Was Executive Order 9066 Justifiable?

After the attack on Pearl Harbor, generalized fear swept the nation, but particularly on the West Coast, there was a paralytic fear. Naturally, extreme measures were taken to ensure safety, but at the expense of long-held values, an Executive Order was enacted which is today the subject of great scrutiny.  Executive Order 9066 played out right here in the Bay Area, and as the photographs from Tanforan portray, a humiliating and monumental injustice was perpetrated.  At the time, justification was achieved with perfectly understandable political tact. Some of the features in this Executive Order aimed at Japanese rise in stark contrast to the absence of an order aimed at Germans despite repeated instances of sabotage traced back to German agents. On May 20, 2011, Acting U.S. Solicitor General Neal Kaytel issued an unprecedented statement saying that "The United States Department of Justice made "mistakes" in the Japanese American incarceration cases:

"...the Ringle Report, from the Office of Naval Intelligence, found that only a small percentage of Japanese Americans posed a potential security threat, and that the most dangerous were already known or in custody.  But the Solicitor General did not inform the (Supreme) Court of the report, despite warnings from Department of Justice attorneys that failing to alert the Court "might approximate the  suppression of evidence."  Instead, (the Solicitor) argued that it was impossible to segregate loyal Japanese Americans from disloyal ones."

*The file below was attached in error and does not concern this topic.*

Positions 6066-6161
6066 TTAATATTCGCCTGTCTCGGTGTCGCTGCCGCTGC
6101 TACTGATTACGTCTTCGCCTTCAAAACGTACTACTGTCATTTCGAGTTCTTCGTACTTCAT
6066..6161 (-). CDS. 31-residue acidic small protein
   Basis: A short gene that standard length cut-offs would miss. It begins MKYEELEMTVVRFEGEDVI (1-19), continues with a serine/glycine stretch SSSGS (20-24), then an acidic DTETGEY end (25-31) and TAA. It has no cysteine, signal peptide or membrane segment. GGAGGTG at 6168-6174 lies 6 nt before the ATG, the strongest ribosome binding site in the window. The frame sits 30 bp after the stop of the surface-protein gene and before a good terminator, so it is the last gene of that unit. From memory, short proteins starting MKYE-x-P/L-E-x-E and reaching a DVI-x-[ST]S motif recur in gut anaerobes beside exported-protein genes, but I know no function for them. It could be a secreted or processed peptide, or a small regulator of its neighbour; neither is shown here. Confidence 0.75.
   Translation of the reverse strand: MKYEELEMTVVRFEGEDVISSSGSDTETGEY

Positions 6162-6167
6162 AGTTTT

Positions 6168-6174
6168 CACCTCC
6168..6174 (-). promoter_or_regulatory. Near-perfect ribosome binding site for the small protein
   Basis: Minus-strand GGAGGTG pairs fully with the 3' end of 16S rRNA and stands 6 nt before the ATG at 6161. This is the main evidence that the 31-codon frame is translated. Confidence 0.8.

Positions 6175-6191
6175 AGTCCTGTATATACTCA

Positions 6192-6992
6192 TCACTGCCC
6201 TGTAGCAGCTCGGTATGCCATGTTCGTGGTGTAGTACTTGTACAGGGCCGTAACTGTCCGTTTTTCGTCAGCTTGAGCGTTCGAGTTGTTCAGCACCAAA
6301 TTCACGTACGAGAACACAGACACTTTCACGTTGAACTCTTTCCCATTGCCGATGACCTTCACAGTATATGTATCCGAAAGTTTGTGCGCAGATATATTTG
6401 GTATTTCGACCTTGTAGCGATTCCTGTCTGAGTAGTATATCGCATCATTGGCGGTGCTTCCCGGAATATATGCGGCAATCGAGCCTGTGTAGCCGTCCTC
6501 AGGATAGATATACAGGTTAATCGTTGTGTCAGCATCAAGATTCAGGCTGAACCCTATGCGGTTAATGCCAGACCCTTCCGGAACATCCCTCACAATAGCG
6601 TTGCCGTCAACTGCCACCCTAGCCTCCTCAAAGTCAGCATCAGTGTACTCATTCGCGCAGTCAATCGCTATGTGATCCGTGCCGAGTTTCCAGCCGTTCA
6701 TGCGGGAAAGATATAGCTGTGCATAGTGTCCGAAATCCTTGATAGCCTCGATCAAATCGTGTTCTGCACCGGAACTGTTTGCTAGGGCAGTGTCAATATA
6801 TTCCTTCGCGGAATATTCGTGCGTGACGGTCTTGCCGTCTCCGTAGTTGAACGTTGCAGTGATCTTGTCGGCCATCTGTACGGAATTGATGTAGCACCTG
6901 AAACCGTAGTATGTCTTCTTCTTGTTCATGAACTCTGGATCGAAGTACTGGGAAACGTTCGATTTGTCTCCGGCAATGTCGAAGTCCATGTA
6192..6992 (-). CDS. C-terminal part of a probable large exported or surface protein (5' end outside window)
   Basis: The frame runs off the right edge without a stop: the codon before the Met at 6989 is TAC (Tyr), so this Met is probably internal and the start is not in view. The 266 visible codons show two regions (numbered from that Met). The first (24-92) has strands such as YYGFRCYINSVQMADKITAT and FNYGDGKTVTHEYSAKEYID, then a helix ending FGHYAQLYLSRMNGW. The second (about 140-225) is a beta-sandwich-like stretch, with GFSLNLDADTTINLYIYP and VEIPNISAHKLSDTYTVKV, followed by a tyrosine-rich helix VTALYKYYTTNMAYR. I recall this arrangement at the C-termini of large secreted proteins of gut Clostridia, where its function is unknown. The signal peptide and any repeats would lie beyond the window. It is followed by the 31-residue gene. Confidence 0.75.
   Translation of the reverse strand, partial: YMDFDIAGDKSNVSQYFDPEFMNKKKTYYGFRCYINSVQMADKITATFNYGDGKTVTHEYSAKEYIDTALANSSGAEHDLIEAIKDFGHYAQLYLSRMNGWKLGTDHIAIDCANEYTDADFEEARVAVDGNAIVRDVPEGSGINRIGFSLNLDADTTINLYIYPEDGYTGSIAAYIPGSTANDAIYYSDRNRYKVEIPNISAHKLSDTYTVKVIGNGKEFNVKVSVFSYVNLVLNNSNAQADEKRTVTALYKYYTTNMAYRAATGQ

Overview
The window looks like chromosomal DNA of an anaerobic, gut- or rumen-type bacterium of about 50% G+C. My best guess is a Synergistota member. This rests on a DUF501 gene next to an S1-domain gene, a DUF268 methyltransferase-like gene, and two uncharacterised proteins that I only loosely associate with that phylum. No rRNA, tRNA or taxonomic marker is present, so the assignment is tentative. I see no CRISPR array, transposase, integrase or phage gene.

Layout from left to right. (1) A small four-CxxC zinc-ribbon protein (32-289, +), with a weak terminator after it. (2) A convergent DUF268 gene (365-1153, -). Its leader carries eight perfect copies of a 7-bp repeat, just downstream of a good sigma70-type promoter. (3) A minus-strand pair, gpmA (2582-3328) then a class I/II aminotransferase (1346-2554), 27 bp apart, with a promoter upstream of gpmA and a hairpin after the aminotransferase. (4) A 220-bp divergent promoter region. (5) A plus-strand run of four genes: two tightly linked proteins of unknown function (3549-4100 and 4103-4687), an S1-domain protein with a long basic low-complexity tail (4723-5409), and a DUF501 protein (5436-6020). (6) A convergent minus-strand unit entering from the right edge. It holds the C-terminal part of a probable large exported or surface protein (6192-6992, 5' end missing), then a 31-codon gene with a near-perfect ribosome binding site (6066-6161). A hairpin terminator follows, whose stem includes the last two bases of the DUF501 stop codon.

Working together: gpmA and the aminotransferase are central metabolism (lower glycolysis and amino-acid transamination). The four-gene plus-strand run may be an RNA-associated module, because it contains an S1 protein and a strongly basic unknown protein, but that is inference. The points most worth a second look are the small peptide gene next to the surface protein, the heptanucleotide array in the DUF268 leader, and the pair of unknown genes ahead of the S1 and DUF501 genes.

Click Here For a May 30, 2011 Justice Department Admission of Error in the Incarceration of Americans of Japanese descent during WWII

Meeting Fred Korematsu on March 5th, 1994 at the dedication of the Japanese-American Internment Memorial in San Jose was a deeply moving and memorable experience. I was there as a guest of the artist Ruth Asawa Lanier, whose design and fabrication of this unbelievably brilliant and personally descriptive work remains one of her most important pieces. At the dedication it was noted that it took the urging of the San Jose Commission on the Internment of Japanese-Americans to fight and petition the California Department of Education for school textbooks to contain information and stories relating to the internment and personal internment experiences. This was 1994, some 50 years after Executive Order 9066 was put into effect.  
When I shook Fred Korematsu's hand, I instincively apologized, asking him to accept my apology to him for our government using political justification to break a sacred constitutional protection.  I remember him smiling at me, giving me a firm handshake and saying that we have come a long way. He remarked that what was done to him was on account of race, absent political justification, and should not happen again. 


Click Here to download a photomontage made by Dorothea Lange of the Tanforan Assembly Center.

Re-Locating American Citizens--Forced to Leave Home 

  • How did Roosevelt justify Executive Order 9066?  Is it understandable given the nature of the Pearl Harbor attack and the propaganda campaign in support of the war?
  • How did the Order differentiate between patriotic Japanese and those that may have been disloyal?
  • is it the case that the Constitutional rights of Japanese were denied solely because of their ancestry? How did the Supreme Court rule in the Korematsu case?  
  • What did Justice Owen Roberts say in the case?  What were Justice Jackson's comments?  What is the important point in Jackson's comments about the role of a Supreme Court decision?